With more news last week concerning the discovery of water on the Moon, there may yet be a lunar land rush. While we don't think an extraterrestrial land rush is going to happen anytime soon, the next 50 to 100 years may see a combination of government and commercial interests staking out pieces of off-Earth real estate action.
To get in on the new lunar craze, now may be a good time to invest in our silvery neighbor in space. At the very least, such a small investment of capital makes for a fun, educational gift for any astronomer on your shopping list.
In the past few years, several websites have popped up offering final-frontier speculators a piece of the Moon-and Mars.
A deed to your hunk of extraterrestrial turf costs around $25 including shipping and handling. Your own little piece of airless lunar paradise comes identified on a parchment deed with an accompanying map. I received my own piece of the Moon; it happens to be located northwest of the giant crater Copernicus in the vast volcanic basin (maria) called the "Ocean of Storms" on the western edge of Luna's nearside. My property is covered by powdery regoltih and volcanic basalt, but I am sure I can make use of it-somehow. Someday.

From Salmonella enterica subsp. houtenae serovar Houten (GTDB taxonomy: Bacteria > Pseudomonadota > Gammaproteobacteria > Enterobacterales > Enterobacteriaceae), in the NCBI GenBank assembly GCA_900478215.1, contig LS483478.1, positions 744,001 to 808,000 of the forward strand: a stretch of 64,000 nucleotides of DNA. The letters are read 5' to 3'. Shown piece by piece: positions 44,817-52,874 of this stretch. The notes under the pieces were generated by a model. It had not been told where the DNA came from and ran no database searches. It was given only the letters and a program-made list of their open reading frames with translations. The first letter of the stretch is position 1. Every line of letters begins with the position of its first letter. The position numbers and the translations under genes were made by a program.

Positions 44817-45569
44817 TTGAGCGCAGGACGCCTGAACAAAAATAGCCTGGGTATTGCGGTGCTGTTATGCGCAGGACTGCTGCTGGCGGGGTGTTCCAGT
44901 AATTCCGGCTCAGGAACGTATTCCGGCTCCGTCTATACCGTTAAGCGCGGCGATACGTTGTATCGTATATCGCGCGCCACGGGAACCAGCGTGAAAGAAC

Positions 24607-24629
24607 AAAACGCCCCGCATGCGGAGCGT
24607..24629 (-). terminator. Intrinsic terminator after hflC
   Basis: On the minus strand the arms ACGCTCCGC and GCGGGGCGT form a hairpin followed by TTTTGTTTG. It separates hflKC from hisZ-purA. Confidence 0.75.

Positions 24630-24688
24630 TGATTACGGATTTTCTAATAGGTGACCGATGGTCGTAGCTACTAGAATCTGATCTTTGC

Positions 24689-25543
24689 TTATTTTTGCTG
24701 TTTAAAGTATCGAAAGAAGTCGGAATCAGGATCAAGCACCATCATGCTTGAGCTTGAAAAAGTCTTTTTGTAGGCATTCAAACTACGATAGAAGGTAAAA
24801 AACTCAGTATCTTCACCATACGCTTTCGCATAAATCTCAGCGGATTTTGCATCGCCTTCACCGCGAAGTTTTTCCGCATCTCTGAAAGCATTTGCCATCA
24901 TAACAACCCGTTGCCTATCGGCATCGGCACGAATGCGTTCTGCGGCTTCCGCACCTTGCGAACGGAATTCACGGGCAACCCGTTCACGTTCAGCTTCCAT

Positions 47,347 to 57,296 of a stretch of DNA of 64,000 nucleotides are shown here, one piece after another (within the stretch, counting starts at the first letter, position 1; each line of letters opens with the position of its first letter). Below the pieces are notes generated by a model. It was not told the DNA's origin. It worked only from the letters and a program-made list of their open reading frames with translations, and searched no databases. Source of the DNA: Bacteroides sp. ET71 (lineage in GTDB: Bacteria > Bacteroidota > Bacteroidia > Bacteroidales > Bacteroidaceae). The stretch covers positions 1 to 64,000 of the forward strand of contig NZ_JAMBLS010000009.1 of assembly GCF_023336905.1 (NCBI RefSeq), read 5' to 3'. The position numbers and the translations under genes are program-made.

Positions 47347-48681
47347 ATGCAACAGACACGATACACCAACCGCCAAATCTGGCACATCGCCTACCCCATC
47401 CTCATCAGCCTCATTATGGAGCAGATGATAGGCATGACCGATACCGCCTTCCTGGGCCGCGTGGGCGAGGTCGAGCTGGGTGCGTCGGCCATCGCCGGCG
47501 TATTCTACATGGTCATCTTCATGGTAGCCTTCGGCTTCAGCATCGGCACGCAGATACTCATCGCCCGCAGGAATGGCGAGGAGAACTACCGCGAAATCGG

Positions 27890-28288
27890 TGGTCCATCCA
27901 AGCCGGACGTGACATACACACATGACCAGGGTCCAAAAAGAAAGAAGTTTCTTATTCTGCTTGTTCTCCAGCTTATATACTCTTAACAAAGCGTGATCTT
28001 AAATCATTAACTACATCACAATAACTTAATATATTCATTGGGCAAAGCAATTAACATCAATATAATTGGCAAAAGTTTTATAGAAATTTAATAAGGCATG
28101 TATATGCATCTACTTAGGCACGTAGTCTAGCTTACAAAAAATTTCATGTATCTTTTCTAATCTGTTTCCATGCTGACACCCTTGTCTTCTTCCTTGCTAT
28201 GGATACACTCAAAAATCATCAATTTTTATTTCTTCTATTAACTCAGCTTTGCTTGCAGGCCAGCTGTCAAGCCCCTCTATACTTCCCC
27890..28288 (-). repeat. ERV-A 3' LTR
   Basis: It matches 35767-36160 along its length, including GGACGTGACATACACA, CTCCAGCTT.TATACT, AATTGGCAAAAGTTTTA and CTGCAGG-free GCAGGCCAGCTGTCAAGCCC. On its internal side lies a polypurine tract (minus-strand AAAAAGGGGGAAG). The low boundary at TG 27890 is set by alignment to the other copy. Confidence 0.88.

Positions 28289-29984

The idea of buying real estate on the Moon may seem like just another nutty gift-idea ripoff-much like the radio commercials that promise to name a star after a loved one. But unlike the bogus "International Star Registry" advertising come-ons (only the International Astronomical Union has the right to officially name stars and other celestial objects), there actually may be a legal claim when it comes to private versus international ownership of the Moon's real estate and mineral rights.
According to various reports, more than 2.5 million people from 180 countries have bought property on the Moon and Mars in sales that have reached over $1 million.